Decentralisation


Blockchain: The blockchain data structure being a DLT distributes the data across multiple points in the network. This results in a scenario where there is no single point of failure and thus maintaining decentralisation.

DAG (Directed Acyclic Graphs): DAG chains do not compartmentalise network participation into separate roles such as transaction initiator and transaction validator (miners) but instead combines these roles through its peer verification system; transaction initiators must also act as transaction validators in order to successfully append their own transactions. In doing so it distributes the work required to validate transactions across the entire network, eliminating the tendencies towards centralisation that form with independent mining nodes and pools.

Given the graph like structure of DAGs, achieving a global state becomes challenging as not all nodes will have the complete history of the chain at all times. In light of this, special nodes such as witnesses or coordinators take on the role of proofing the network and issuing a ‘correct’ history of transactions that act as reliable checkpoints for all other nodes on the network. This however introduces an element of centralisation that may only be solved for once the chain has achieved sufficient network effect. In a robust network, nodes will be able to repeatedly confirm transactions ultimately confirming their validity in the absence of coordinators. However this method harbours its own shortfalls given that such an autonomous system may not be able to incentivise detection of malicious activity in the absence of the enforcement and accountability currently provided by centralised bodies.

Security


Blockchain: The blockchain data structure being a DLT distributes the data across multiple points in the network requiring full synchronisation confirming the longest chain. The requirement for full synchronization and agreement on the global state (longest chain) secures the network even as it grows. While DLTs are faced with various network attack vectors, these are often specific to varying consensus mechanisms, governance structures, off-chain solutions etc. as described previously.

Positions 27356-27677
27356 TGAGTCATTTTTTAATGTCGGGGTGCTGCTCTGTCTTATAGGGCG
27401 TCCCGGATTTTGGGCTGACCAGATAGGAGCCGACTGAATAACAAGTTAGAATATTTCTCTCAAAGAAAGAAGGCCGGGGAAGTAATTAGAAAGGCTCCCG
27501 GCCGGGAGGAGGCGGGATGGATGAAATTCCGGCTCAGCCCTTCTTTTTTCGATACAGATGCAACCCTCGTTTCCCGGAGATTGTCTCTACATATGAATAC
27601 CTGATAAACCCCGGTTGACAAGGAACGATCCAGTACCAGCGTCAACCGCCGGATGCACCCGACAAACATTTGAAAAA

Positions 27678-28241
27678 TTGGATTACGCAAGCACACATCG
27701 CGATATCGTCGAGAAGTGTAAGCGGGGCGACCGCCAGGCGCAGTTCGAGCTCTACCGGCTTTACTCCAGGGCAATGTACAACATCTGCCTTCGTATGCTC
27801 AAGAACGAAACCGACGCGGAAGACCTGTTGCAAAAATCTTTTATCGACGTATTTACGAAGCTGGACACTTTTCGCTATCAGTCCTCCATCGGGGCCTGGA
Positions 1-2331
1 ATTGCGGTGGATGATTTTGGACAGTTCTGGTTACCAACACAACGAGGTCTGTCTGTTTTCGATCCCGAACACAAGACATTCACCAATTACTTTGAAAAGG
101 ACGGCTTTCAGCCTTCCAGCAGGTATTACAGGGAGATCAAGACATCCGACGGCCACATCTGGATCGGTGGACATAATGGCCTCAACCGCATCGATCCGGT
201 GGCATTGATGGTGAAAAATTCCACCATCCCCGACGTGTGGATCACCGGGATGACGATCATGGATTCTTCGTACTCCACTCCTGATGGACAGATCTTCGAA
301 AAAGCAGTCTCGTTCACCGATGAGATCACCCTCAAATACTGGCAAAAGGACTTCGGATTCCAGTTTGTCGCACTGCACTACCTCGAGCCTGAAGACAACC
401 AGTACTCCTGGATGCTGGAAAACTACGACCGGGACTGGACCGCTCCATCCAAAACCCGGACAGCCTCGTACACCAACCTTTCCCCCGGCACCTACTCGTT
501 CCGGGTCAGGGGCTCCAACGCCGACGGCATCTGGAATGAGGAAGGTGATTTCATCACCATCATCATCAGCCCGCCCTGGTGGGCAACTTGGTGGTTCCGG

However, DDoS attacks are fundamentally related to the sequential nature of blockchains. A malicious party attempting to spam the network can do so by creating enough false transactions such that blocks are completely filled, causing congestion on the network. This will result in a backlog of transactions that may be delayed or never processed. The sequential data structure of blockchains that allows only one block to be produced and appended at any one time, elevates the vulnerability of DDoS attacks in comparison to asynchronous data structures.

DAG (Directed Acyclic Graphs): DAG chains are currently unable to solve for scalability and decentralisation bottlenecks without resorting to the introduction of centralised elements such as witnesses or coordinators. This gives rise to a particular set of security vulnerabilities associated with the increased tendency towards centralisation. The alternative is that in the absence of witnesses or coordinators vulnerabilities arise from the lack of monitoring.

Given the data structure of DAG chains and the consequent lack of global state the only way for nodes on the network to confirm the true state of the chain is to place trust in a select group of validator nodes (coordinators, witnesses etc.), introducing concentrated points of potential failure or vulnerability to malicious activity. If a significant portion of the limited number of validators chosen by a centralised foundation or authority become unresponsive or collude a 51% attack becomes increasingly viable.

Certain DAG chains may attempt to mitigate this centralised vulnerability through the introduction of a more democratic election of validator nodes (witnesses, coordinators) but this will not fully eliminate the risk of collusion or unresponsiveness.

While the current solutions discussed above are making headway in solving for scalability, provided the trade offs they must make within the parameters of existing technology, the trilemma persists. Given that PoW best caters to the decentralisation and security arms of the tirlemma, a scalable PoW solution would be best placed to solve for it. Emerging PoW solutions such as Kadena are significantly moving the dial on solving for the trilemma. Please see Kadena Handbook for more on this.